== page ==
Confused About Choosing Your University Electives? Here Are 5 Things You Should Consider
Having trouble choosing an elective in university? Here are 5 considerations to keep in mind before making a decision.
Updated 16 Mar 2018
The best part of university life is the flexibility to choose what you want to study for your electives, which are required to fulfil your credit hours while pursuing your degree.
With so many options available, it’s easy to find yourself spending an unhealthy amount of time obsessing over which subjects to take for the upcoming semester.
However, by keeping a few key things in mind, you can choose electives that not only complement your degree, but those that may help you in your future career. Here are 5 considerations to keep in mind when choosing your electives while in university.
#1. Are you genuinely interested in the subject?
If you enjoy a particular subject, you are more likely to excel in it. Hence, it’s important to choose an elective that you are interested in, as opposed to one that you despise. This way, you’ll avoid the motivation slump and dragging your feet to class.
For example, if you enjoy photography, you can enrol in the subject as an elective to help you hone your skills and technical know-how. It may also complement your degree if you are studying a course such as mass communication or if you plan to do some freelance work as a photographer in the future.
On the other hand, if you have always wanted to try something different, electives are a platform for you to explore a new area of interest. So if you are enrolled in a Biomedical Science Degree but are keen to learn about business, you may be able to do so, depending on the course offered by your institution.
In short, you should choose subjects that interests you or that will help you stay on track with your career and future goals.
#2. Can it boost your CGPA?
Electives aren’t just about fulfilling your required credit hours — if you have a strategy in place and choose subjects based on your strengths and interests, your electives can help boost your CGPA at the end of the semester.
So if you’re not academically inclined towards science subjects, you may want to opt for social sciences instead or risk jeopardising your grades! You should also consider how you will be assessed for your elective subjects, such as via assignments, tests and quizzes or presentations to help you make your decision.
With these criteria in mind, ask yourself if you have the necessary skills, knowledge and patience to fulfil the requirements of the electives you are considering. This leads us to our next point...
#3. Will it take more time than your core subjects?
As a student, time plays a great role in your life, be it university, a part-time job or your social life.
Your electives should complement your degree and shouldn’t eat into the time you’re using to study your core subjects. After all, you wouldn’t want to spend more time than necessary on a subject that doesn’t contribute much to your overall CGPA.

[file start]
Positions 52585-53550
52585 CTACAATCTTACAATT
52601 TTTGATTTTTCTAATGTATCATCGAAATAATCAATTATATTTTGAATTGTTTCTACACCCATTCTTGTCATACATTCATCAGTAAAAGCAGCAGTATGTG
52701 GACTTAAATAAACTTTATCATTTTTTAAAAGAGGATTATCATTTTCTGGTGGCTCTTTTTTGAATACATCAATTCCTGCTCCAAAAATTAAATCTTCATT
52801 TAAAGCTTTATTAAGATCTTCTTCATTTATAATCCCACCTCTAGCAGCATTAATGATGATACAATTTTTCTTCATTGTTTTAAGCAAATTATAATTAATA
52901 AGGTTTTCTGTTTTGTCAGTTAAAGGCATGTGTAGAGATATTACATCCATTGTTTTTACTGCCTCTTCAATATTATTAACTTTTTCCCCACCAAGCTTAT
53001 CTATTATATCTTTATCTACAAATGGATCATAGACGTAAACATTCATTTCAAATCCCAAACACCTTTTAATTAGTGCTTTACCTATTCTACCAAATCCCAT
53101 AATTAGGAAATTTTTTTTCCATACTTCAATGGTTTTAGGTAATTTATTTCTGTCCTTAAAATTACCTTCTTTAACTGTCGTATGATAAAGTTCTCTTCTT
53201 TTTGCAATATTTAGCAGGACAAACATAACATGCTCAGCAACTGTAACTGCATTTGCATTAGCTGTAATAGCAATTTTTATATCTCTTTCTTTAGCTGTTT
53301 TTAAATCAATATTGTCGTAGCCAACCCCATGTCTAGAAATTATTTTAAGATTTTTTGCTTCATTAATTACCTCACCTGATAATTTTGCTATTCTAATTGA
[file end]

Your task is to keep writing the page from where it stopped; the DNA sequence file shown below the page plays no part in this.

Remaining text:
For example, if you think you will spend most of your time stressing over your entrepreneurship elective which can negatively affect your ability to focus on your core subjects, then it’s time to reconsider your options.
Alternatively, if you’re game for a challenge, take up a tough subject anyway (if the benefits outweigh the cons) and take this opportunity to practise your time management skills!
#4. Who is teaching the class?
Like it or not, who your lecturer is can be a deal breaker when it comes to choosing your electives. So if you want to avoid feeling miserable, find out more about your lecturer first.
Is a particular lecturer is notorious for being lousy at explaining? This can negatively affect your understanding of a subject. Conversely, while some lecturers are known for being tough, that doesn’t mean they’re lousy. They may hold high standards that are hard to meet but take into consideration whether they are willing to make themselves available outside of class to guide students, and how the course can benefit you in the future.
So, if students are dropping out of a particular class or have nothing nice to say about it, then that’s your red flag not to take it. Make friends with your seniors to gather their opinions to help with your decision making.
#5. Are there more pros than cons for choosing the subject?
There are always pros and cons to every scenario, including whether you should choose a particular elective over the other. Similarly, it helps to weigh your considerations and make a list of the advantages and disadvantages of taking a particular elective to see if it is really worth your time and effort.
Think about what new skills you will learn. If you’re planning to pick up a new language, will you use it in the foreseeable future or will the level of difficulty negatively affect your grades? Be realistic with your “cons” and not let petty issues such as “none of my friends are taking this class” or “it’s an 8am lecture” stop you from learning something that can benefit you in the long run.
It’s worth taking a little time off to list the advantages of enrolling for a particular course before jumping into the deep end of the pool. You can start by speaking to your seniors who have taken the class or the lecturer who teaches the subject to find out as much information as you can about it, and work from there.
Choosing an elective can be tricky, especially if you have plenty of options available, but it’s worth mulling over these 5 considerations before taking the plunge. After all, university life is about learning and growing, so it’s worth thinking about how a particular class can benefit you with your career and future goals.